Her nonfiction children’s article about skydiving, written for her writing course with the Institute of Children’s Literature, was published by McGraw Hill for NY Assessments.
She’s also an editor and has edited: Dark Dreams: Tales of Terror, Dead Worlds 7: Undead Stories, and Book of Cannibals 2: The Hunger from Living Dead Press; Earth’s End from Wicked East Press; End of Days: An Apocalyptic Anthology (Vol. 4 & 5/co-edited) from Living Dead Press; and she co-edited Feast or Famine (a zombie anthology).
I have had experiences with ghosts and the paranormal all my life. I have heard voices, seen apparitions, and felt their cold touch on my flesh. This ghost story is one I will never forget because it was the one time a ghost wrapped his cold, gnarled fingers around my throat.
I was seventeen years old when my mother decided to divorce my stepfather. They shared five children, so it was decided that my stepfather and my siblings would stay in the family home while my mother and I would move into a house not far away.
The move was exceptionally awkward for me because my mother already had a boyfriend, he was the reason for the divorce. And I suspected, he would be a part of our new household. While I didn’t feel obligated to my stepfather for personal reasons, I really hated my mother’s new boyfriend. Add to that, I had a fear of being discarded by my mother. But I had no other place to go, no one else to take me in. I had to make the best of what I got. My life was about survival.
To make matters worse, the area my mother and I moved to wasn’t in the best part of town. It was on the outskirts of urban downtown Moline, which meant dealing with things like vagrants and rats.
On the plus side, I only had to take three buses to get to school.
The house itself was an older home that still had a coal chute in the basement, so when it rained parts of the basement flooded.
The main living area on the first floor included one bedroom, a bath, and a kitchen. A staircase off the living room led to the second floor with one small bedroom and several closets.
And then there was the attic room. Just off the kitchen, there was a door. When you opened it, there was a set of steep, rickety stairs that led up to a third-floor converted attic. That room had small, floor-level windows. It also had no heat, and ventilation was poor.
It was clear that things were not looking good for a new beginning. To this day, I remember the feeling of doom that came over me when I was told I would sleep in the third-floor attic room.
My mother moved us into our new home while I was at school. To be honest, I didn’t even know we were moving or anything about the house ahead of time. And it was the same day I learned of the divorce.
I remember coming out of my school and seeing my mother’s car by the curb. That afternoon, she had come to pick me up, something she never did, and then brought me to our new house. I followed her up the front stairs and inside as she said, “This is it. Help me unpack the kitchen.”
Later, when my mother was busy on the phone, I had walked around the small house, noticing there was only one bedroom on the first floor. I had also seen the staircase in the living room that led to another bedroom, but my mother had already told me it was off-limits. Mentally, I crossed my fingers, praying that she wouldn’t expect me to sleep in the basement.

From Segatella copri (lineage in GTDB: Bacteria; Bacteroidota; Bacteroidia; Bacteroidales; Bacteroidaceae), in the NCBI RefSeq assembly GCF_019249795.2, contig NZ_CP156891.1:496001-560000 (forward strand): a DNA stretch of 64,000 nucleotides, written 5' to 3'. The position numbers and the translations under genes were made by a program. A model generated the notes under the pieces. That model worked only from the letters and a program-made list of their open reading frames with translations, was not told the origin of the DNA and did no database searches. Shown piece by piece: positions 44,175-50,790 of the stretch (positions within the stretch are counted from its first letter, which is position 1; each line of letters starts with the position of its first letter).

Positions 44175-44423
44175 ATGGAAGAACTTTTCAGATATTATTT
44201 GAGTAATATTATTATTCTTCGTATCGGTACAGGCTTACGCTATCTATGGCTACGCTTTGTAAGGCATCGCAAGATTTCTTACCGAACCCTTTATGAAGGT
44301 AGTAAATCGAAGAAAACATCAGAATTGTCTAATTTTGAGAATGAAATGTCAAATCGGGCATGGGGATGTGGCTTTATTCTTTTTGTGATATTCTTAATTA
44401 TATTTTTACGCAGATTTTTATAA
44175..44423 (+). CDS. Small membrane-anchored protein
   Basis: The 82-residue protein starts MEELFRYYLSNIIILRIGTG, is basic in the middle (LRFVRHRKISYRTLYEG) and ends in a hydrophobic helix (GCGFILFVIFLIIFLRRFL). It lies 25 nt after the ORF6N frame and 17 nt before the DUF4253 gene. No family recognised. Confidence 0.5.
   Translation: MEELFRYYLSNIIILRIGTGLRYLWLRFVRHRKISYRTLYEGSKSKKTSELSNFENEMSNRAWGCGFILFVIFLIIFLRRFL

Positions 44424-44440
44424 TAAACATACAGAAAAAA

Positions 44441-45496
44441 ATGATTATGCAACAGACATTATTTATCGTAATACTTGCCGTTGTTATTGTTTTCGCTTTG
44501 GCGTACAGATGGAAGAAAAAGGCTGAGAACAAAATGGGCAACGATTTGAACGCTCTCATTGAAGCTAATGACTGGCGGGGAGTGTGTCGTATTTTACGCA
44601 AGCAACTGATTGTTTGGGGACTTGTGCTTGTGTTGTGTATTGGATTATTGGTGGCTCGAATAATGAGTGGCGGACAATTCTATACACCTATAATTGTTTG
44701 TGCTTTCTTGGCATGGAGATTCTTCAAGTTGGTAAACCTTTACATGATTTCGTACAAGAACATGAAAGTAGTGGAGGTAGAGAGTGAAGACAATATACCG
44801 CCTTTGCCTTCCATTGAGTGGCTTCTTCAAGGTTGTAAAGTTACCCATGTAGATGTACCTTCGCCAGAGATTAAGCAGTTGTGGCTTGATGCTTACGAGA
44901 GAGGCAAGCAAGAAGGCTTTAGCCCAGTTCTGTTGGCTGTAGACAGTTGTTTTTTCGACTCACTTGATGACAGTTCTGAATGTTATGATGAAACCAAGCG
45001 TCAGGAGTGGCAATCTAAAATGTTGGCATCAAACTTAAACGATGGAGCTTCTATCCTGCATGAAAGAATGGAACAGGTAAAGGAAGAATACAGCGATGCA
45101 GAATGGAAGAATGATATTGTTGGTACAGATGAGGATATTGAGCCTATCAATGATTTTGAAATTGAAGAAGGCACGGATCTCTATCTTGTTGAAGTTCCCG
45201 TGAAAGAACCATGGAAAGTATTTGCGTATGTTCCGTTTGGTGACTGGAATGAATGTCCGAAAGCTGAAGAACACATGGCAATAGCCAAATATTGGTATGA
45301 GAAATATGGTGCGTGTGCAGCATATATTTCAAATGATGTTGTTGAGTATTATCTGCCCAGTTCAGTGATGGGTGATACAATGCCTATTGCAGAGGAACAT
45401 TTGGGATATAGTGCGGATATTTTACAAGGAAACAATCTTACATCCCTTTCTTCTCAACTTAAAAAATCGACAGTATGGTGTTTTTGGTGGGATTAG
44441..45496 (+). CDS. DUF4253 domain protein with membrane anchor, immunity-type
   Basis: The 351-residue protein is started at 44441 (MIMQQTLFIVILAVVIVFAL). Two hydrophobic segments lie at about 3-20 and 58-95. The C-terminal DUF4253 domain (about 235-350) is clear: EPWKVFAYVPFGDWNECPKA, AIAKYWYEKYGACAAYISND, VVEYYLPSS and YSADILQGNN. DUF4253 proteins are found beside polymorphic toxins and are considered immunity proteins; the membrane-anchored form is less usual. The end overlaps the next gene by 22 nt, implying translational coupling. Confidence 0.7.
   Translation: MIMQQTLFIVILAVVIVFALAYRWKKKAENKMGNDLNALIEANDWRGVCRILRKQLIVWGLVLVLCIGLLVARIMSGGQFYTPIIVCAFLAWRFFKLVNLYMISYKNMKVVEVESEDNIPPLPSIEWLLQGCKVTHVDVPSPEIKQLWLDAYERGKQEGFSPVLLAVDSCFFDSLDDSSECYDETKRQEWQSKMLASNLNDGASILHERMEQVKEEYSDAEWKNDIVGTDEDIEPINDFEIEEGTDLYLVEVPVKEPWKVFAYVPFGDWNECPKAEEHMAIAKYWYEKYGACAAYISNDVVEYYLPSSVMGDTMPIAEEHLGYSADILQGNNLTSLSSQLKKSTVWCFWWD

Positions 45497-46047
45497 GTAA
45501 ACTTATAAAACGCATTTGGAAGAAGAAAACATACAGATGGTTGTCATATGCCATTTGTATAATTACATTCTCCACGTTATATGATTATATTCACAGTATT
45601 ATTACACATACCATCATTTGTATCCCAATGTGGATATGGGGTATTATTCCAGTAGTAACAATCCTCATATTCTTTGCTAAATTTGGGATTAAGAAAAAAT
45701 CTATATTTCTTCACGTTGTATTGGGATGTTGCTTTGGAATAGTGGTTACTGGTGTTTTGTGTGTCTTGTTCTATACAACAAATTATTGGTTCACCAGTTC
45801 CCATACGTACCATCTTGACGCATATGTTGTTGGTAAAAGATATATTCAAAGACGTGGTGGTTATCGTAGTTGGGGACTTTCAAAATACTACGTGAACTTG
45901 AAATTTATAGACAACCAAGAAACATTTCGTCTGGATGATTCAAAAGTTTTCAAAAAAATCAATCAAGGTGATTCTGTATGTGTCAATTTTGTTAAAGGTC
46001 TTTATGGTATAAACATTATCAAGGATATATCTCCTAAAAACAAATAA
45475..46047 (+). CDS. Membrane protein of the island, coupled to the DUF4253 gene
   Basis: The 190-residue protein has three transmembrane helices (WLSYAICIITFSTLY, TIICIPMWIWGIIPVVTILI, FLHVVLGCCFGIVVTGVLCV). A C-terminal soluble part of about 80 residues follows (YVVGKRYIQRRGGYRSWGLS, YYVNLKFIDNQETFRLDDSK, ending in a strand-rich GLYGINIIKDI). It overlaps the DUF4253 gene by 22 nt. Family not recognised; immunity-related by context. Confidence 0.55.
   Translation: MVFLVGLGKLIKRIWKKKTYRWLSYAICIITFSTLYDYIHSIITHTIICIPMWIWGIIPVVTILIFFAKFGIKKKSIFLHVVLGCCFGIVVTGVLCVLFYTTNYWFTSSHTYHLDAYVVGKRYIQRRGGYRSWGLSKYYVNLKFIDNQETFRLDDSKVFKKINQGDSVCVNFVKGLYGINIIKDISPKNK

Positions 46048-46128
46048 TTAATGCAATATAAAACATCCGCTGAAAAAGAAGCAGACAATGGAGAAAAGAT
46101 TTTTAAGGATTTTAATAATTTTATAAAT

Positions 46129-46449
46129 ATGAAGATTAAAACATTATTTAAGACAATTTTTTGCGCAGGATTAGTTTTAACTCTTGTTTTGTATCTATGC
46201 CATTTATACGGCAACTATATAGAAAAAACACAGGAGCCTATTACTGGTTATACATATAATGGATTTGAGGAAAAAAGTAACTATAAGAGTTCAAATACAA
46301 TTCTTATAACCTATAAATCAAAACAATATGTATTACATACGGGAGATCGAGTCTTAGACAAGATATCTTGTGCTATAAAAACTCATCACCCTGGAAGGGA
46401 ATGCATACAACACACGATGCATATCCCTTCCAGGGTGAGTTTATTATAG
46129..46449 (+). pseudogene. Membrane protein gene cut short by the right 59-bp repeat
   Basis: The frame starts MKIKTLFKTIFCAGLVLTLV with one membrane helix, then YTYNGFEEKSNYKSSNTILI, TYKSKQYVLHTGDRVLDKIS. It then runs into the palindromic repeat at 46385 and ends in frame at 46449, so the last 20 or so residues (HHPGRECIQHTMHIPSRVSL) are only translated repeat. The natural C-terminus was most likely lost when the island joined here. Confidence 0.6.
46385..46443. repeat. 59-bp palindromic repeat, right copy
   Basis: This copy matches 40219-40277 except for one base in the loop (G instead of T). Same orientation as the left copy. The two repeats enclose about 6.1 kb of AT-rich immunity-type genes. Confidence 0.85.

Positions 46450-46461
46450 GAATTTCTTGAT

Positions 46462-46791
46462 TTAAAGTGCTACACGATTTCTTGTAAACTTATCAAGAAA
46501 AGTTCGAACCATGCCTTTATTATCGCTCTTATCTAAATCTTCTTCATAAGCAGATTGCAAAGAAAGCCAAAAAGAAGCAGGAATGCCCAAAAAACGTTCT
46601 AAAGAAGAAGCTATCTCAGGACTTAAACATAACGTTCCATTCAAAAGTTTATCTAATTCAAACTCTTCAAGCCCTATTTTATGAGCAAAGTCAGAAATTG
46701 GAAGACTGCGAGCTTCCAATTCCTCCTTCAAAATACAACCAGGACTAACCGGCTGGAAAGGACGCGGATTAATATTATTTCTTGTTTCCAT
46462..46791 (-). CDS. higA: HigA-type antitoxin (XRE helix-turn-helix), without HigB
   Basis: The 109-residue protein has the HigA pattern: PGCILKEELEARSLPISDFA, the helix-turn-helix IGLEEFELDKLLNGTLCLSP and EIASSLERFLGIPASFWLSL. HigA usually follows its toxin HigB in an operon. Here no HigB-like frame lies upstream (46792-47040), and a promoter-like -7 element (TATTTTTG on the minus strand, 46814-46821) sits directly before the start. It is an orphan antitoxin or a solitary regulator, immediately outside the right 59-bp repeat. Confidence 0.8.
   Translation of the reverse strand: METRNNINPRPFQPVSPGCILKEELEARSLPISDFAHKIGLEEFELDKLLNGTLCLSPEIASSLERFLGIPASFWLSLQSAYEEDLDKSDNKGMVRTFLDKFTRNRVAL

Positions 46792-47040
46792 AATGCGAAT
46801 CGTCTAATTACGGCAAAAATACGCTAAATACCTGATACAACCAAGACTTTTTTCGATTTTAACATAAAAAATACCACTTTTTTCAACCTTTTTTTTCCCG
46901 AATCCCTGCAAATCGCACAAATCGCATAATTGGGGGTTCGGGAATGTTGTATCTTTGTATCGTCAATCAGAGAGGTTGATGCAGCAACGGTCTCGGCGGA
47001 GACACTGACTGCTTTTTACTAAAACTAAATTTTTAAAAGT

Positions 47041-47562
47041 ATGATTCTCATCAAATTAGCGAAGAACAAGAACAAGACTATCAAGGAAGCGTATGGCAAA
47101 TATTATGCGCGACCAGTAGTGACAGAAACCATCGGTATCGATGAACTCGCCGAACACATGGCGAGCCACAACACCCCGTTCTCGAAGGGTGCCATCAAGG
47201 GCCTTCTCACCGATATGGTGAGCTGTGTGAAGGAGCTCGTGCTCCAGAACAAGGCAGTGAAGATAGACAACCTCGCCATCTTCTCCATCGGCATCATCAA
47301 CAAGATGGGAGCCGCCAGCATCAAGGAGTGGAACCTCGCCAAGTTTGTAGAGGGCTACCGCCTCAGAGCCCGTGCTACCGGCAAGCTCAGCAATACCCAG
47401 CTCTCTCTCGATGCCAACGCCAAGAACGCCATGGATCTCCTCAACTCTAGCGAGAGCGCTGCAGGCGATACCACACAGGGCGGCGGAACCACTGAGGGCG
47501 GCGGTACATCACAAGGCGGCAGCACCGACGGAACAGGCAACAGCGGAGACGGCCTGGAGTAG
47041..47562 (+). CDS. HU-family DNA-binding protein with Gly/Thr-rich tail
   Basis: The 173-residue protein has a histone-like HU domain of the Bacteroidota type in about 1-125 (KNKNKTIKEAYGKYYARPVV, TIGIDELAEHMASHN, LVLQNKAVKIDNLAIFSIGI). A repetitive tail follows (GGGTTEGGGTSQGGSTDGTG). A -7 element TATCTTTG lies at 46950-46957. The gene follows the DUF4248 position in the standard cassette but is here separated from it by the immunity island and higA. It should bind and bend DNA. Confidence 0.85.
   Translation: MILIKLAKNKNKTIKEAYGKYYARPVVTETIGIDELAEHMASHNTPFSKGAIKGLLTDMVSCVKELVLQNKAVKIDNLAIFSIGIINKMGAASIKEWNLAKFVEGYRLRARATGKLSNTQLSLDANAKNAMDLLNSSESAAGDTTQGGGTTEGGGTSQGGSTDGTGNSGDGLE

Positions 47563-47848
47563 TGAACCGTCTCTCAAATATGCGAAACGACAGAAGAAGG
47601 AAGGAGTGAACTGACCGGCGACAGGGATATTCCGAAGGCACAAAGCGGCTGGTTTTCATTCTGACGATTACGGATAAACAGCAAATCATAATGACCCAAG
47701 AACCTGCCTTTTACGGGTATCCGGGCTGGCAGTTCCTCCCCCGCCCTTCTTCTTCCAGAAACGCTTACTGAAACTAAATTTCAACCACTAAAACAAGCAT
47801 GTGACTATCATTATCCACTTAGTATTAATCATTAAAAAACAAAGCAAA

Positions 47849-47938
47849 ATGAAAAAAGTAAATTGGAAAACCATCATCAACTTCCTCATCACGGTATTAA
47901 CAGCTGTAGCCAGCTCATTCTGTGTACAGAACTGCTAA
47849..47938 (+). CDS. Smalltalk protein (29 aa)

“Where am I supposed to sleep?” I asked as I stood at the kitchen sink, getting a drink of water.
When she didn’t respond, I turned to look at her. My mother pointed toward a door that I hadn’t seen earlier.
I frowned and walked over to it. Touching the handle, I felt a black veil of doom creep up my arm. I pulled my hand back.
“Can’t I sleep on the couch?”
My mother went to the sink and busied herself.
“I told you that I need my privacy. You can’t be downstairs when my friend is here. As a matter of fact, you better head up there now. And take your books with you.”
It was still light outside, but I knew better than to argue with her. My mother didn’t have motherly instincts or nurturing skills. I was a burden to her and knew I was lucky that she let me live with her at all. I had no choice except to do as I was told.
And so, I opened the door to find a steep and narrow staircase. I inched my way up stairs so narrow there was no way to get real furniture up them. Near the top, I had to turn sideways to slip into the room.
It didn’t surprise me to discover that the room was a closed-off section of the attic. The windows were floor level and tiny. I didn’t see any vents so I knew it would be stifling hot in the summer and frigid in the winter. Living in the Midwest, those were our only two seasons if you didn’t count the three days of spring and the five days of fall.
And then when I pulled the chain on the single, hanging light bulb in the middle of the room, I noticed how sparsely my room was furnished. There was an old cot in the middle of the room and a bookcase in the corner. A couple boxes containing all my worldly possessions sat in the corner.
The light bulb was still swaying when my breath caught in my throat. There was a shadowy figure in one corner. For a second, I was frozen, unable to think or move. I forced myself to turn my back on the shape and sprint toward the door. When I got to the door, I turned to look back. The figure was gone.
Maybe it was my imagination.
I took a deep breath and decided I should just stay. I didn’t have any other place to go anyway, and I had lots of homework to do. So, I walked over to the cot and sat down. The mattress was thin and worn, as was the blanket and what passed for a pillow.